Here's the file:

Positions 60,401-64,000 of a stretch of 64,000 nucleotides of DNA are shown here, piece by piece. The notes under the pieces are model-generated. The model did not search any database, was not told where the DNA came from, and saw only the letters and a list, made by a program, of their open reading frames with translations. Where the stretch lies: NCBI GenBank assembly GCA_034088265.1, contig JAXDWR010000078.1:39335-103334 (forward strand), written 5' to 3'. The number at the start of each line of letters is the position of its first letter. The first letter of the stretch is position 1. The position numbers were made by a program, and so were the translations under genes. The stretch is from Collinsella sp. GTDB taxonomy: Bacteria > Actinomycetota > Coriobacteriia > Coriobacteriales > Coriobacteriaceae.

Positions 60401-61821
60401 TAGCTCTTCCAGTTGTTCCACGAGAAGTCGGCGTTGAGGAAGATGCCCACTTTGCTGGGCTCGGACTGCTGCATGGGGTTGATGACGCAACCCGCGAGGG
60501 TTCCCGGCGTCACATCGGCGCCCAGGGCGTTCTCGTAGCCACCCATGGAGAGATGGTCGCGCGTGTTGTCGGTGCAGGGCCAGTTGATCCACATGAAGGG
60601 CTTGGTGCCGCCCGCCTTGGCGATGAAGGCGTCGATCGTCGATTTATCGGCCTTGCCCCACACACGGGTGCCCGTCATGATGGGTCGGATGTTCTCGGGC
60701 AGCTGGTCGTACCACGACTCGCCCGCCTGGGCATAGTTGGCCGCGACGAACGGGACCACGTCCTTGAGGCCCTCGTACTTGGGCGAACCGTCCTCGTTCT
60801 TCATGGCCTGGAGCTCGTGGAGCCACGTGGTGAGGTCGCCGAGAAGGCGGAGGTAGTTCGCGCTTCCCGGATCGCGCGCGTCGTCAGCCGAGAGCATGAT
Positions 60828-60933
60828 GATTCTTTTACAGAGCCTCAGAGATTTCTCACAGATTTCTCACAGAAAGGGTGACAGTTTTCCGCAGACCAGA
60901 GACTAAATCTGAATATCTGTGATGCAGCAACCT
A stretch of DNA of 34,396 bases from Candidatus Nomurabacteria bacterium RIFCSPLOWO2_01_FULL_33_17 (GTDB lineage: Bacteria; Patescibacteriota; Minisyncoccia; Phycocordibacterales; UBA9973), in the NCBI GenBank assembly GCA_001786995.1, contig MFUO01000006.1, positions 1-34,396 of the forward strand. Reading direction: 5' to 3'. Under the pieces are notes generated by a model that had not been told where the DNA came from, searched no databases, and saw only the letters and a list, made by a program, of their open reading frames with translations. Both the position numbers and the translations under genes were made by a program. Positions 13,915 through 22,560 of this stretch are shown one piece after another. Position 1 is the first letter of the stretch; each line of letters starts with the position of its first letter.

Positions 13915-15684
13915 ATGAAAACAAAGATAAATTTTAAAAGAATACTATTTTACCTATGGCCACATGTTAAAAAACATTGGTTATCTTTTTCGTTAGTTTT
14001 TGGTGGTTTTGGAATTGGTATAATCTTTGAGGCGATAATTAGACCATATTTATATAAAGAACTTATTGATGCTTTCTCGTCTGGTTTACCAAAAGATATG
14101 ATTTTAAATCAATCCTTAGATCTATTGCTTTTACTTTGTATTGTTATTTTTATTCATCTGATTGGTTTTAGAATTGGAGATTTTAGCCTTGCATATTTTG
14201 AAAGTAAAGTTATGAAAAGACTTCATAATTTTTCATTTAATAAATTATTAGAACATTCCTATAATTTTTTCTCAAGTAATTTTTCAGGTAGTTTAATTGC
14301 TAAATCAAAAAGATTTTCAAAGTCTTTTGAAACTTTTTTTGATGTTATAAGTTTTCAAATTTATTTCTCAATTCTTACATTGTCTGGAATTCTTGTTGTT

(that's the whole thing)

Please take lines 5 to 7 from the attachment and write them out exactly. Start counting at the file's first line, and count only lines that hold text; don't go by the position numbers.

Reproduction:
60601 CTTGGTGCCGCCCGCCTTGGCGATGAAGGCGTCGATCGTCGATTTATCGGCCTTGCCCCACACACGGGTGCCCGTCATGATGGGTCGGATGTTCTCGGGC
60701 AGCTGGTCGTACCACGACTCGCCCGCCTGGGCATAGTTGGCCGCGACGAACGGGACCACGTCCTTGAGGCCCTCGTACTTGGGCGAACCGTCCTCGTTCT
60801 TCATGGCCTGGAGCTCGTGGAGCCACGTGGTGAGGTCGCCGAGAAGGCGGAGGTAGTTCGCGCTTCCCGGATCGCGCGCGTCGTCAGCCGAGAGCATGAT